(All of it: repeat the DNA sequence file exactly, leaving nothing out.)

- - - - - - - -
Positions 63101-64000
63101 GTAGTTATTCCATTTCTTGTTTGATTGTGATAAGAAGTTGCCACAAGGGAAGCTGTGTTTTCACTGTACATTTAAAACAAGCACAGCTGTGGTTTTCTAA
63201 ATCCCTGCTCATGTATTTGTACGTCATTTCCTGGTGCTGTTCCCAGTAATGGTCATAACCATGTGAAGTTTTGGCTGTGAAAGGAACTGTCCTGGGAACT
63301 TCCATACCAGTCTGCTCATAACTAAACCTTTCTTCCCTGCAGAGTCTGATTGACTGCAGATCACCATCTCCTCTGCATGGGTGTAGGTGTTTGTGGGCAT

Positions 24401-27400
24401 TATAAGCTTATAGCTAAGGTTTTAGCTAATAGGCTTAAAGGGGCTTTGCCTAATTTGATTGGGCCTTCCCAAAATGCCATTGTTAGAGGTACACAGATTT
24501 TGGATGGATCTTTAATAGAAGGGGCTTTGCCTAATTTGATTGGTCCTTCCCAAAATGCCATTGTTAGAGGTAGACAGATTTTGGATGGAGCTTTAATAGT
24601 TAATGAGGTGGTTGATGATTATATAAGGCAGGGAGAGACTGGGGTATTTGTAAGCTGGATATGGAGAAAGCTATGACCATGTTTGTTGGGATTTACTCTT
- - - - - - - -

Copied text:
Positions 63101-64000
63101 GTAGTTATTCCATTTCTTGTTTGATTGTGATAAGAAGTTGCCACAAGGGAAGCTGTGTTTTCACTGTACATTTAAAACAAGCACAGCTGTGGTTTTCTAA
63201 ATCCCTGCTCATGTATTTGTACGTCATTTCCTGGTGCTGTTCCCAGTAATGGTCATAACCATGTGAAGTTTTGGCTGTGAAAGGAACTGTCCTGGGAACT
63301 TCCATACCAGTCTGCTCATAACTAAACCTTTCTTCCCTGCAGAGTCTGATTGACTGCAGATCACCATCTCCTCTGCATGGGTGTAGGTGTTTGTGGGCAT

Positions 24401-27400
24401 TATAAGCTTATAGCTAAGGTTTTAGCTAATAGGCTTAAAGGGGCTTTGCCTAATTTGATTGGGCCTTCCCAAAATGCCATTGTTAGAGGTACACAGATTT
24501 TGGATGGATCTTTAATAGAAGGGGCTTTGCCTAATTTGATTGGTCCTTCCCAAAATGCCATTGTTAGAGGTAGACAGATTTTGGATGGAGCTTTAATAGT
24601 TAATGAGGTGGTTGATGATTATATAAGGCAGGGAGAGACTGGGGTATTTGTAAGCTGGATATGGAGAAAGCTATGACCATGTTTGTTGGGATTTACTCTT